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that there was some speculation from the press before Bronsonís comedy series The Trouble With Larry began as to whether or not he would be doing an accent as the main character.  It became clear pretty quickly that the answer was no, but Bronson made it clear he didnít want to disappoint his Serge and Perfect Strangers fans, either.  "Accents are what people expect, so Iíll do some, but Iíll also do a lot of physical and romantic comedy, which is something new."

Did you know . . .
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that when TGIF came to ABC it marked a new milestone for the network?  In 1991, Full House and Family Matters surpassed The Cosby Show and A Different World (which aired on Thursday nights on NBC) to become the most popular hour of television, drawing nearly 60 percent of viewers under the age of 18.  At the time Perfect Strangers had been on the air for six years but was actually gaining viewers!

Did you know . . .
. . . that in 1992 Mark Linn-Baker co-produced a movie starring Patricia Wettig and Elizabeth McGovern?  Itís true!  The original title of the film was to be Fanny, but eventually it was changed to Me and Veronica.  As Mark explained in one print article, "Itís a character piece about two sisters who are kind of holding each other down . . . until one of them commits suicide."  The film was developed through the New York Stage and Film company.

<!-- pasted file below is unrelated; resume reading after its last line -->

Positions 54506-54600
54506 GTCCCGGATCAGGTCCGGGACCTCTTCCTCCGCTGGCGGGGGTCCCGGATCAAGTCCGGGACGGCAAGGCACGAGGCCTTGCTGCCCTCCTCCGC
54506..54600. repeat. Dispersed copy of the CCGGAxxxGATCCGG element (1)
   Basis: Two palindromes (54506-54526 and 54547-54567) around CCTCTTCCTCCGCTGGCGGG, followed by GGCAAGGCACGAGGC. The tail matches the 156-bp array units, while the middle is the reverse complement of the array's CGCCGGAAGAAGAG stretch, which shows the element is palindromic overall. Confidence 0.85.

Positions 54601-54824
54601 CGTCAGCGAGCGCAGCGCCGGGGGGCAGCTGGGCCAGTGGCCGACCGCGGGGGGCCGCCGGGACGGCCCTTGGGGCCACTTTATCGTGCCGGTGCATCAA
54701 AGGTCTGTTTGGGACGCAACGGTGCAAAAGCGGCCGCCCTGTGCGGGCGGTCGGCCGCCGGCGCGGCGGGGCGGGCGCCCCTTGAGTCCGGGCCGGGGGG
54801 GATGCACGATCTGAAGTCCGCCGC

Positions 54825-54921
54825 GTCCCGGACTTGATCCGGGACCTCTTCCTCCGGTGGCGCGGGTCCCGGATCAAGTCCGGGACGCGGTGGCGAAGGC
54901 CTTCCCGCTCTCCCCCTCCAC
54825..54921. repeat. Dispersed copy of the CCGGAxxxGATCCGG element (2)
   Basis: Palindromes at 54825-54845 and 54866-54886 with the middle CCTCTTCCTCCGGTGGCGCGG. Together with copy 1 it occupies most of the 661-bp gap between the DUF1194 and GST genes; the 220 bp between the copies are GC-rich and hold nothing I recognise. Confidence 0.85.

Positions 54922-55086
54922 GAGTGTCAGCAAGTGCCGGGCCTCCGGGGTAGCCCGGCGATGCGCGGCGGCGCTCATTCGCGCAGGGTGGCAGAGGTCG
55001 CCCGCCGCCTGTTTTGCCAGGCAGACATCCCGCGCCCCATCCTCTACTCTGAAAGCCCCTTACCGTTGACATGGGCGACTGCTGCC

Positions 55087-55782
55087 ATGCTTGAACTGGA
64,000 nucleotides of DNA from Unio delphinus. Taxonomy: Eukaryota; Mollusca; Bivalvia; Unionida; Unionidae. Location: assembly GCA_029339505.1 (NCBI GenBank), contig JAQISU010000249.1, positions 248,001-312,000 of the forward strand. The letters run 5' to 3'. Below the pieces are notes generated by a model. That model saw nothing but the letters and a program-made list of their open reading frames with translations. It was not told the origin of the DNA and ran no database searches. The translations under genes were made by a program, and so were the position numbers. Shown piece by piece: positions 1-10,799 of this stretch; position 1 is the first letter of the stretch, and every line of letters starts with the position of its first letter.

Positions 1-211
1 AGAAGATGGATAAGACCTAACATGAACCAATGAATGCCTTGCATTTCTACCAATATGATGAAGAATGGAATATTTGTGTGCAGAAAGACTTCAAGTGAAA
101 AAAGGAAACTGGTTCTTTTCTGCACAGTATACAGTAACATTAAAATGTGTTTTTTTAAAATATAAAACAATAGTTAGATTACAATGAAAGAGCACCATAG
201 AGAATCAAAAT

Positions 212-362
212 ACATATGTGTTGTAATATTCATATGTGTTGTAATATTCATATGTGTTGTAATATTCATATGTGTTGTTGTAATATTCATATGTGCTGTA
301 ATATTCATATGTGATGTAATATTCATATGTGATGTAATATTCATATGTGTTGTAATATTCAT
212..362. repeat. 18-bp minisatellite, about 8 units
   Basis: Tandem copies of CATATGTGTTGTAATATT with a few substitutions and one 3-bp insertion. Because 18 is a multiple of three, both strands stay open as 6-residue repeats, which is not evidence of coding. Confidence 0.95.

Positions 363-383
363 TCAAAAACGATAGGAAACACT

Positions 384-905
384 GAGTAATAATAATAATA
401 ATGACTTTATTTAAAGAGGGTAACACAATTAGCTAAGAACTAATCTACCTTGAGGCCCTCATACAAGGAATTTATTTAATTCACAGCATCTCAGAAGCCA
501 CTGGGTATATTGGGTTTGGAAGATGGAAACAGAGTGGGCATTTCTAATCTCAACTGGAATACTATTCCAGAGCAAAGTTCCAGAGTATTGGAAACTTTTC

Did you know . . .
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that for Mark and Bronson, working on Perfect Strangers involved a lot of hard physical effort as well as technical planning?  It should be obvious to anyone who watches the show!  Mark explained in one print article, "To do it, I have to stay in pretty good shape.  My approach to acting is very physical to begin with, and so is Bronsonís.  We spend a week rehearsing these bits, and we go off on our own and hone them down until they work just right."

Did you know . . .
. . . that Perfect Strangers was a team effort involving the actors and the writers working together?  As Mark explained in one print article, "We have a very collaborative process.  After we get the script, we go to work on it, adding stuff and making changes before we return it to the writers.  Iím very happy with our process -- we have a very large input.  We also have a very happy set, which Iím told may be unusual in Hollywood."

Did you know . . .
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that both Bronson and Mark attended Yale?  Mark was several years ahead of Bronson, but even though they didnít meet each other at the school they still had that strong connection of a similar education on the set of Perfect Strangers.  As Bronson explained in one print article, "It makes a big difference, actually.  You already have a similar vocabulary, and you donít have to explain yourself so much.  On every set, you can instantly tell the difference between people who came from acting classes and theater, and all that, and the people who just kind of sprouted out of nowhere out here."